Seven signs in the Gospel of John

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First page of the John's Gospel from the Coronation Gospels, c. 10th century

In Christianity, the seven signs in the Gospel of John commonly refer to seven events (often described as "miracles") recorded in the first twelve chapters of John's Gospel.[1]

Structure of John[edit]

There is a widespread scholarly view that John's gospel can be broken into four parts: an introductory part (John 1:-1:18), the Book of signs (1:19 to 12:50), the Book of exaltation (13:1 to 20:31) and an epilogue (chapter 21).[1]

John 20:30 Therefore many other signs Jesus also performed in the presence of the disciples, which are not written in this book; 31 but these have been written so that you may believe that Jesus is the Christ, the Son of God; and that believing you may have life in His name.

It is this indication by the author of the Gospel that the signs are selected which leads to the examination of them as a sequence and the numbering "seven".

The seven signs[edit]

The seven signs are:[2]

  1. Changing water into wine in John 2:1-11 - "the first of the signs"
  2. Healing the royal official's son in Capernaum in John 4:46-54
  3. Healing the paralytic at Bethesda in John 5:1-18
  4. Feeding the 5000 in John 6:5-14
  5. Jesus' walk on water in John 6:16-24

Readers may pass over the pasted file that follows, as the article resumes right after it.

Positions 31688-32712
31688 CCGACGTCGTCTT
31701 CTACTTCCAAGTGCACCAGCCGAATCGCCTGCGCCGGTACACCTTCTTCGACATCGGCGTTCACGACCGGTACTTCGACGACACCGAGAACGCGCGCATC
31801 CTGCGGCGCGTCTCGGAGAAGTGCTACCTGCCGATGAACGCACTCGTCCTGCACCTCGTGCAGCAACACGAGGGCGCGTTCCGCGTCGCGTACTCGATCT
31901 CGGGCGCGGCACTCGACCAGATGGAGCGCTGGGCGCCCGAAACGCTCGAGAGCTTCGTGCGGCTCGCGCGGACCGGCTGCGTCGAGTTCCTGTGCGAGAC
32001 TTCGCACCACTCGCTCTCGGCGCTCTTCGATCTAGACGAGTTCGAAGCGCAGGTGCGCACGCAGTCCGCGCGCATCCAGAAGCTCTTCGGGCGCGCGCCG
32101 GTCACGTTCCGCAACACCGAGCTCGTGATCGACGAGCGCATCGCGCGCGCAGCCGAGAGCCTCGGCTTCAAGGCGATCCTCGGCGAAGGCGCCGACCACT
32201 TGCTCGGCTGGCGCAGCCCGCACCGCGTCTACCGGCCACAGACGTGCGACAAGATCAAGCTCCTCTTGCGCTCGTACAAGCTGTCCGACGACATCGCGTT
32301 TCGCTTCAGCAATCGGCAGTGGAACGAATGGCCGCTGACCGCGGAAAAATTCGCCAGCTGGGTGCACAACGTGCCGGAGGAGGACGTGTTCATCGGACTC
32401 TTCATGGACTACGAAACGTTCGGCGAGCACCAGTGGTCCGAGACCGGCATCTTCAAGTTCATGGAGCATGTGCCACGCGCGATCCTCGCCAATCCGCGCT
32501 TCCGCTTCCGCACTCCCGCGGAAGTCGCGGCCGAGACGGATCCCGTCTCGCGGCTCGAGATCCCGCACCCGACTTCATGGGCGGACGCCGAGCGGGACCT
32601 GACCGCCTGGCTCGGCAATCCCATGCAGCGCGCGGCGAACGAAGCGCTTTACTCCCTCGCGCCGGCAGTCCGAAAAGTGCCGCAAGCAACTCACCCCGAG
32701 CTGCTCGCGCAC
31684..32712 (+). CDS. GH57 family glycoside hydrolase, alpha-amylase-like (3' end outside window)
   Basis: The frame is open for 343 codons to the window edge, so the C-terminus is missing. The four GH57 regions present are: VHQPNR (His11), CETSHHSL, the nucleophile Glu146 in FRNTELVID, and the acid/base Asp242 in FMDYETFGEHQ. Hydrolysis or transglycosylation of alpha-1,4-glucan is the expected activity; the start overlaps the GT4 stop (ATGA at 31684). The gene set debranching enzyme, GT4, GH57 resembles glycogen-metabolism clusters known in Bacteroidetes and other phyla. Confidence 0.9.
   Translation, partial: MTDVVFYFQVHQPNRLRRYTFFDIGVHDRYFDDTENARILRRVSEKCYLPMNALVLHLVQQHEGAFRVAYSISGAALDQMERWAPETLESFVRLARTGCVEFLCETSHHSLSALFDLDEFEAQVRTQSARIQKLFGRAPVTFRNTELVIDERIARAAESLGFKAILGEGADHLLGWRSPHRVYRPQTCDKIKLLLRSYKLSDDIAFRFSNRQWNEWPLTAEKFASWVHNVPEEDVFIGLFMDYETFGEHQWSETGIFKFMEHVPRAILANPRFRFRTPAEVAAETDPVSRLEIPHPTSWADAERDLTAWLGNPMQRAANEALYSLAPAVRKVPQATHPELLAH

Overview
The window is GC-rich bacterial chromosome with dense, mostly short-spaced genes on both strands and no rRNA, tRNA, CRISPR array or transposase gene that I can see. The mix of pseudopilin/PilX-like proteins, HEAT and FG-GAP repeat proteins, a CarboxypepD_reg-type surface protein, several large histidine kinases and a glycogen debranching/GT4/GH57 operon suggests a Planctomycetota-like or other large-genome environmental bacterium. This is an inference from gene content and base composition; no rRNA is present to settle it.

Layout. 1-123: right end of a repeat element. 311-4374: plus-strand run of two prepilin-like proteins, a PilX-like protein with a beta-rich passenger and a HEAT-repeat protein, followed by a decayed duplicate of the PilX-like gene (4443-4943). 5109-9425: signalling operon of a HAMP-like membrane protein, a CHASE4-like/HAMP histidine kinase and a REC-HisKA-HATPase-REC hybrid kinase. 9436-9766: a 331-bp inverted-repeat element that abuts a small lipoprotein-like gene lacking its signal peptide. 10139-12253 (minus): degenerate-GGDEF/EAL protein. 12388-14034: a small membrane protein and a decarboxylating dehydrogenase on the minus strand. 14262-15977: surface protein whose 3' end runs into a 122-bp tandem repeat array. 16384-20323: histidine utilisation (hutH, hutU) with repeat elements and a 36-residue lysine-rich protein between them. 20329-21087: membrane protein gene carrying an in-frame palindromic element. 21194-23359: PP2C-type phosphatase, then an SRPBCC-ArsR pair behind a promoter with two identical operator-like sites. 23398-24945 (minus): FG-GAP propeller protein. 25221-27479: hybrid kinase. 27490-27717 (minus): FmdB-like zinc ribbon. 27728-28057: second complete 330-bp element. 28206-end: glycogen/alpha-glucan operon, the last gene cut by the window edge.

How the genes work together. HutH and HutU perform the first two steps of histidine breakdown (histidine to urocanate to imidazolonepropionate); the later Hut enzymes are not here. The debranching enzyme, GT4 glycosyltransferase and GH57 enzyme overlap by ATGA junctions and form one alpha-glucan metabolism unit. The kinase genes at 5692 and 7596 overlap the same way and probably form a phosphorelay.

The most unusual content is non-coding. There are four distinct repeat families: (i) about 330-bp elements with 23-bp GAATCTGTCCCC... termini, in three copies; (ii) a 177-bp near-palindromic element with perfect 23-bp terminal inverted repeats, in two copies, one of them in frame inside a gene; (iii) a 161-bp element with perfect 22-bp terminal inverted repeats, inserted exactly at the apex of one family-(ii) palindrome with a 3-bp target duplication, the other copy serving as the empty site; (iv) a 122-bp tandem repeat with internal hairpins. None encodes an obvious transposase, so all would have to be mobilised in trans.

6. Healing the man born blind in John 9:1-7
  7. Raising of Lazarus in John 11:1-45

The seven signs are seen by some scholars and theologians as evidence of new creation theology in the Gospel of John, the resurrection of Jesus being the implied eighth sign, indicating a week of creation and then a new creation beginning with the resurrection. [3]

The crucifixion as the seventh sign[edit]

Others, such as John Marsh and Stephen Smalley, have credibly suggested six initial signs (the walking on the water not a sign in itself), and the seventh sign as the crucifixion. [4]

The eighth sign[edit]

Others such as John Hutchinson [5] and E. W. Bullinger have emphasized the sequence of eight signs; concluding with the great harvest of fish in John 21:1-14.[6]


  1. ^ a b The Cradle, the Cross, and the Crown: An Introduction to the New Testament by Andreas J. Köstenberger, L. Scott Kellum 2009 ISBN 978-0-8054-4365-3 page 305
  2. ^ The Bible Knowledge Commentary John F. Walvoord and Roy B. Zuck 1983 ISBN 0-88207-812-7 page 269 [1]
  3. ^ Rob Bell, Beginning in the Beginning, Poets Prophets & Preachers [2]
  4. ^ John Marsh, Saint John (Pelican New Testament Commentary, 1968) p.65, Stephen Smalley in The Oxford Companion to the Bible, (OUP, 1993) p.373
  5. ^ John Hutchison, Our Lord's Signs in St. John's Gospel: Discussions Chiefly Exegetical and Doctrinal on the Eight Miracles in the Fourth Gospel (printed Edinburgh, 1892)
  6. ^ Bullinger Companion Bible Eight Signs in the Gospel of John